Linnaea 21: 594. 1848.
Shrubs or trees, usually suckering, 10–80 dm, thorny. Twigs with axillary end buds, glabrous. Leaves deciduous; petiole 7–21 mm, glabrous or sparsely hairy on adaxial surface, glandular distally, glands 1–4; blade lanceolate, oblong-lanceolate, or elliptic to narrowly elliptic, usually folded along midribs, 4–11 × 1.5–5 cm, base obtuse to rounded, margins singly to doubly crenate-serrulate, teeth blunt, glandular, glands inconspicuous, blackish, apex usually acuminate, sometimes acute, abaxial surface glabrous or ± hairy along midribs and veins, adaxial usually glabrous, rarely midribs hairy. Inflorescences 2–4-flowered, umbellate fascicles. Pedicels 3–15 mm, glabrous. Flowers blooming before or at leaf emergence; hypanthium campanulate, 2–3 mm, usually glabrous, rarely glabrate, externally; sepals broadly spreading to reflexed, oblong-ovate, 1.5–2.5 mm, margins glandular-toothed, abaxial surface glabrous or sparsely hairy, adaxial densely hairy at bases; petals white, obovate, 4–7 mm; ovaries glabrous. Drupes usually red, sometimes yellowish orange, with white dots, not or only slightly glaucous, globose, 12–25 mm, glabrous; mesocarps fleshy; stones ovoid to subglobose, ± flattened.
Phenology: Flowering Mar–Apr; fruiting Jul–Sep.
Habitat: Stream banks, roadside thickets, prairie hillsides, borders of woods
Elevation: 200–1000 m
Ala., Ark., Calif., Colo., Ga., Ill., Ind., Kans., Ky., La., Md., Miss., Mo., N.J., N.C., Ohio, Okla., Pa., Tenn., Tex.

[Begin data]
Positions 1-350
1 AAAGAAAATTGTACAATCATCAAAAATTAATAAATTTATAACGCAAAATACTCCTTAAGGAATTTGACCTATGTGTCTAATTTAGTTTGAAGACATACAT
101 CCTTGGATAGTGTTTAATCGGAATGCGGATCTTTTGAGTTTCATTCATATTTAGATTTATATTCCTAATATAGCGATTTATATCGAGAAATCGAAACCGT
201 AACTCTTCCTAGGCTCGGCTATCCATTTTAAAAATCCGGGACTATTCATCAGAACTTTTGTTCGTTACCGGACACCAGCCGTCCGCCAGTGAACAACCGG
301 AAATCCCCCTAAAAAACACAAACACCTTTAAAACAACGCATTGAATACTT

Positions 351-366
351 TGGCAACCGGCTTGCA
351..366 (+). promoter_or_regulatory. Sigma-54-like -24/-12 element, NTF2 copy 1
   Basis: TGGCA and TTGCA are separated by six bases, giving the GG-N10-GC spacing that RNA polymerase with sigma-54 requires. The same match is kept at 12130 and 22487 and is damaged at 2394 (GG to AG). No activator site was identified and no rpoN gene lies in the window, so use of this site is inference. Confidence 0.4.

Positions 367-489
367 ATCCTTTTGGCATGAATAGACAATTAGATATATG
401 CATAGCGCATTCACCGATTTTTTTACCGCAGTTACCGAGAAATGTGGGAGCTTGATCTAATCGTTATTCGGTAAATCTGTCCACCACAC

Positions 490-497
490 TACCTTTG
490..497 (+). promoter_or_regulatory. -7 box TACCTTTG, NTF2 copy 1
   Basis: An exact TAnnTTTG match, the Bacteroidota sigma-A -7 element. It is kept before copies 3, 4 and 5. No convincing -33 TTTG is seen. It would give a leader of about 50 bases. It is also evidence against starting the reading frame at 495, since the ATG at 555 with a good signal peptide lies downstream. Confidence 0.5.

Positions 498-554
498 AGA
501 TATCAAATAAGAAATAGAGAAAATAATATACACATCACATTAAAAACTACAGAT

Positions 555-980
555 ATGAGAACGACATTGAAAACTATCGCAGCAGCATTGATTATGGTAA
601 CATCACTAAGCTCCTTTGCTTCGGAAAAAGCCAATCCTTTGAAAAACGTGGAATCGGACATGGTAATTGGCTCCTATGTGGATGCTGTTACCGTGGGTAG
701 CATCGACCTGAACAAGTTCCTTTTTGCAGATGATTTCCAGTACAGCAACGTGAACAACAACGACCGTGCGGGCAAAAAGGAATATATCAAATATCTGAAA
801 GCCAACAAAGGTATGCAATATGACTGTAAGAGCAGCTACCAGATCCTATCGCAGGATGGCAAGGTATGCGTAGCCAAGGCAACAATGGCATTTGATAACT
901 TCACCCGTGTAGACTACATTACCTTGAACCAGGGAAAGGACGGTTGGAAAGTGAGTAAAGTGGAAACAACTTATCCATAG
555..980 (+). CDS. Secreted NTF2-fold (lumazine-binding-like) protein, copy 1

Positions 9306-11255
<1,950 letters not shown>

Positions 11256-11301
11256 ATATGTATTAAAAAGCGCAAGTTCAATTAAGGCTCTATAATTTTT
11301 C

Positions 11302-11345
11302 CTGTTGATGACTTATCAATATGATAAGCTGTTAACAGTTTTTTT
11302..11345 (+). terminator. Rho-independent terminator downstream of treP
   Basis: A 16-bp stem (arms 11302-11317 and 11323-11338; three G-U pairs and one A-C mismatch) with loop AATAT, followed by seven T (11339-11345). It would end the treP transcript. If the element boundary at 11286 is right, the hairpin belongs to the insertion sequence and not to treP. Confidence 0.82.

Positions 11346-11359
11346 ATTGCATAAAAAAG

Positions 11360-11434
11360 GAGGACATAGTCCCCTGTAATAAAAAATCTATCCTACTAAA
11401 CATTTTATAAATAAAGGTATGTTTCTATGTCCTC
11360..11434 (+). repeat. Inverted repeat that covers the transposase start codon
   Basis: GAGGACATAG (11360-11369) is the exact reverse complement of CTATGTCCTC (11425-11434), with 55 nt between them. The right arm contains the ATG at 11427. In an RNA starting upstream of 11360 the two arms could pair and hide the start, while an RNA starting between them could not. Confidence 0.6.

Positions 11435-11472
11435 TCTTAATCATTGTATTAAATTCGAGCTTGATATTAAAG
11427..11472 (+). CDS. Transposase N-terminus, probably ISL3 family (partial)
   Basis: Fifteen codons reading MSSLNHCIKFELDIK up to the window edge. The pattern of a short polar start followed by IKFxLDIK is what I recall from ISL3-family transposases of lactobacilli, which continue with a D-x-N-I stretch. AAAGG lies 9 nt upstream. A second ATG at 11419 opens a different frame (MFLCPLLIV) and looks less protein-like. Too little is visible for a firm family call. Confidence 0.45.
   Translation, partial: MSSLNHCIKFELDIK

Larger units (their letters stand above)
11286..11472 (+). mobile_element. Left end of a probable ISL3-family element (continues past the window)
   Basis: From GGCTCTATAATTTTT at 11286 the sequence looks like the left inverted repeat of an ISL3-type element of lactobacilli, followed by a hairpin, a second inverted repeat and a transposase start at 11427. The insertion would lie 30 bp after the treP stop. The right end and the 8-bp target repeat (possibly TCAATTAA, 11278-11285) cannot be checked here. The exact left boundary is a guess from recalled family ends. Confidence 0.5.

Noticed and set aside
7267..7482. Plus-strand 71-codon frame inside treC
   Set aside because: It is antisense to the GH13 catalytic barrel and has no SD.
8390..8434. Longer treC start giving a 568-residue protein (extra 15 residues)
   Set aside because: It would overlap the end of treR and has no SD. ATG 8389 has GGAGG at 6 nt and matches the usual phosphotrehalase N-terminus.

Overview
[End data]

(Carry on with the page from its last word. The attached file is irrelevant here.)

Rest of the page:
Prunus munsoniana is here placed in synonymy with P. rivularis, greatly expanding the range of the latter compared to its traditional treatment. Descriptions of P. munsoniana and P. rivularis differ mostly in size of the plants, leaves, and floral structures. As suggested by G. M. Diggs et al. (1999), P. munsoniana is simply a larger version of P. rivularis.
Evidence from analysis of DNA sequences of two nuclear genes in native plums (J. R. Rohrer et al. 2008) indicates that Prunus rivularis may be an allopolyploid. Three plants sequenced from Texas contained alleles seemingly derived from P. angustifolia on the one hand and P. hortulana (or P. murrayana) on the other. Further, two individuals determined as P. munsoniana, one each from Pennsylvania and Texas, had sequences very similar to those of P. rivularis.
Other specimens in herbaria labeled as Prunus munsoniana include hybrids between P. americana and P. angustifolia, as well as individuals of P. hortulana that bloom before the leaves emerge or that sucker freely.